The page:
For more than seventeen years, Iris Kensmil’s artistic practice is committed to positioning the experience, activism, and intellectual work of Black people in the Western World as a central pivot to modernity’s emancipatory aims, or, as it were its progressive claims. She does this through a practice that involves studying, archiving, and painting; through a quiet exercise of reading, listening and looking. Over the years, her work has more and more focused on depicting counter-narratives to modernity by Black thinkers and activists in the “West” from the twentieth century to date. Stylistically, she found a way to break with how Black people, and especially women, have been typically painted. Instead, Kensmil presents them, in her words, “as the intellectuals they are.”
Raised in Suriname during her early childhood, Kensmil was born in Amsterdam, where she currently lives and works. Her solo exhibition at Kunstinstituut Melly consists of a new body of work about the Netherlands. This will be set in dialogue with a selection of paintings and drawings from 2007 to date regarding the artist’s longstanding interest in music—especially protest songs, from Blues to Soul and that inspired by African American emancipation struggles. In creating her work, Kensmil not only traces or captures personal and historic transnational experiences. She also portrays communities, events, and aesthetic forms that manifest what the scholar Paul Gilroy identifies as an “embattled cultural sensibility, which has also operated as a political and philosophical resource.”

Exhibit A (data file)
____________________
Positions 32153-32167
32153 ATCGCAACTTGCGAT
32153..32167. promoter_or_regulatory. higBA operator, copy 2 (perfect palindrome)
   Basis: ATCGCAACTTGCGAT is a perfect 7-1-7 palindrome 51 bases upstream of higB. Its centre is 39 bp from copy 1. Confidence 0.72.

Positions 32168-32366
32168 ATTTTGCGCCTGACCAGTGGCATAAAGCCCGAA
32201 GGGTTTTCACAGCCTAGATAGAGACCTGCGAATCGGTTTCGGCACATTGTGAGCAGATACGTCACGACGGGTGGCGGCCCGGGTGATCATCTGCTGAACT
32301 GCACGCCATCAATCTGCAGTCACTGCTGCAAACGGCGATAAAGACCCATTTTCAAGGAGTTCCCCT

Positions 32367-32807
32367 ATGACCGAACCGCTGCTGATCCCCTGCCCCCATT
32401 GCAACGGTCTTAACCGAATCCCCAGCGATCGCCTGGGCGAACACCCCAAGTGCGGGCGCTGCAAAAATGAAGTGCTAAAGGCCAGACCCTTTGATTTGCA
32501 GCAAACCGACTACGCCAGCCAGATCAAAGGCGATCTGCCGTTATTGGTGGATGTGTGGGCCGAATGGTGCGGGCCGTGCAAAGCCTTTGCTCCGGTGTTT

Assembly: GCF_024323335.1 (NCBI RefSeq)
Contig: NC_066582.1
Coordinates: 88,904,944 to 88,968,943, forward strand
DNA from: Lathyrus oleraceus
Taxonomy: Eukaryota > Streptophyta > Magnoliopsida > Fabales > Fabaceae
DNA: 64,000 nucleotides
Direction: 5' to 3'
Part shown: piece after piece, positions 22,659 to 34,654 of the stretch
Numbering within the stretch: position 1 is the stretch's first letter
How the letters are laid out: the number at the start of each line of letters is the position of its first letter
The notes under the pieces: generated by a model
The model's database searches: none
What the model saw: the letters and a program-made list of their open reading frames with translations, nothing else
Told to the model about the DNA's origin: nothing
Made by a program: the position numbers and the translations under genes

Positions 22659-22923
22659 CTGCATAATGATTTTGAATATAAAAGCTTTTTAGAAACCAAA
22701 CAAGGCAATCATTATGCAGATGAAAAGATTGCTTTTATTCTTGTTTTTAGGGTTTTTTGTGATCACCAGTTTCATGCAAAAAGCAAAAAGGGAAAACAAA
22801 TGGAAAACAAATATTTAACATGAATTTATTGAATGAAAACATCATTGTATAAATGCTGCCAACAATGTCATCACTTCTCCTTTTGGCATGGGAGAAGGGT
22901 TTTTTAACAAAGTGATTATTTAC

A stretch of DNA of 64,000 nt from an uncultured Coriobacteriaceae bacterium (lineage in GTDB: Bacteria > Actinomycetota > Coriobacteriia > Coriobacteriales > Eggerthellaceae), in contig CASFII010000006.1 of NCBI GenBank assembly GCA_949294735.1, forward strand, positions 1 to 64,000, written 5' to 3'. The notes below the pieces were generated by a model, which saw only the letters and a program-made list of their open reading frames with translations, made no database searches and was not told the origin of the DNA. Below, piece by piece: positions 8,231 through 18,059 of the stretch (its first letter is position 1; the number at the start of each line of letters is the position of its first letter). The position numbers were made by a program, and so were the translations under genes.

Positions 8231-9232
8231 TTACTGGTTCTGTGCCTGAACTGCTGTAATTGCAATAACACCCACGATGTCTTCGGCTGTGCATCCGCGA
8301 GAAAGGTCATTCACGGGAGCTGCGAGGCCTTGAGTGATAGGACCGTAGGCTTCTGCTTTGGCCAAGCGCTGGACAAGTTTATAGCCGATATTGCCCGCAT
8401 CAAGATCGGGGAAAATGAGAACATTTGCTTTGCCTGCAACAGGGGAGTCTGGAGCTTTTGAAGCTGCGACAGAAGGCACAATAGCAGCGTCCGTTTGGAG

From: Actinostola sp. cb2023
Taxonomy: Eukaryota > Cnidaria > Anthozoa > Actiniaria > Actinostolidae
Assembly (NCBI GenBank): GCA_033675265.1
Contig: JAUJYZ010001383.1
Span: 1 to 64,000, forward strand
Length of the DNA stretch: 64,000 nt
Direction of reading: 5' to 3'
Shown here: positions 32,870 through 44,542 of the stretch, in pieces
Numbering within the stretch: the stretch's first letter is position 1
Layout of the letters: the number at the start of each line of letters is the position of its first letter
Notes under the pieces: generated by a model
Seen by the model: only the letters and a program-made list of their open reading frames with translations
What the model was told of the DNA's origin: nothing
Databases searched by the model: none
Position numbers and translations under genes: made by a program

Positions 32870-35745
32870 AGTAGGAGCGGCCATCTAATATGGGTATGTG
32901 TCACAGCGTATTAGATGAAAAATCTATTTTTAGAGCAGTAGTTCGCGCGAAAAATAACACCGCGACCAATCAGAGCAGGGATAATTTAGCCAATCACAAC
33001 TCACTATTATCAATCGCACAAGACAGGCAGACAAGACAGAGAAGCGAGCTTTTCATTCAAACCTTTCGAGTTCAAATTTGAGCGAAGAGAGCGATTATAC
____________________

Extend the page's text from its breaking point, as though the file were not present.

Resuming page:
This autumn, Kensmil participates in the program Beeldbepalers at De Balie in Amsterdam, for which she is curating a program taking place on 4 September 2021. Featuring artists and curator talks, this program will involve a performance by a young generation of feminists who voice, advocate and stimulate anti-racism, educational reform and social inclusivity in The Netherlands. These women figure in Kensmil’s new series of large portraits featured in her exhibition at Kunstinstituut Melly. This series follows Kensmil’s Six Woman (Understanding Futurity) and The New Utopia Begins Here. These two art installations from 2019 include portraits of women whose work had these aims, here or abroad, paving the road for creating, imagining and working towards a better present-day and future, both for Black people as much as society at large.
As part of Kensmil’s exhibition, Kunstinstituut Melly will host a special public program inspired by the artist’s 2015 art installation Dutch Nurses 2019 and her 2016 installation When I Dare to Be Powerful: May Ayim. This program will be set in dialogue with the institution’s long-term initiative 84 STEPS, focused on the intersection of art and education and including activities focused on health. These and other activities will be soon further detailed in our Engage section of this website.
The exhibition will be on view at Kunstinstituut Melly, Rotterdam, Netherlands, from the 1st of October 2021 until the 20th March 2022.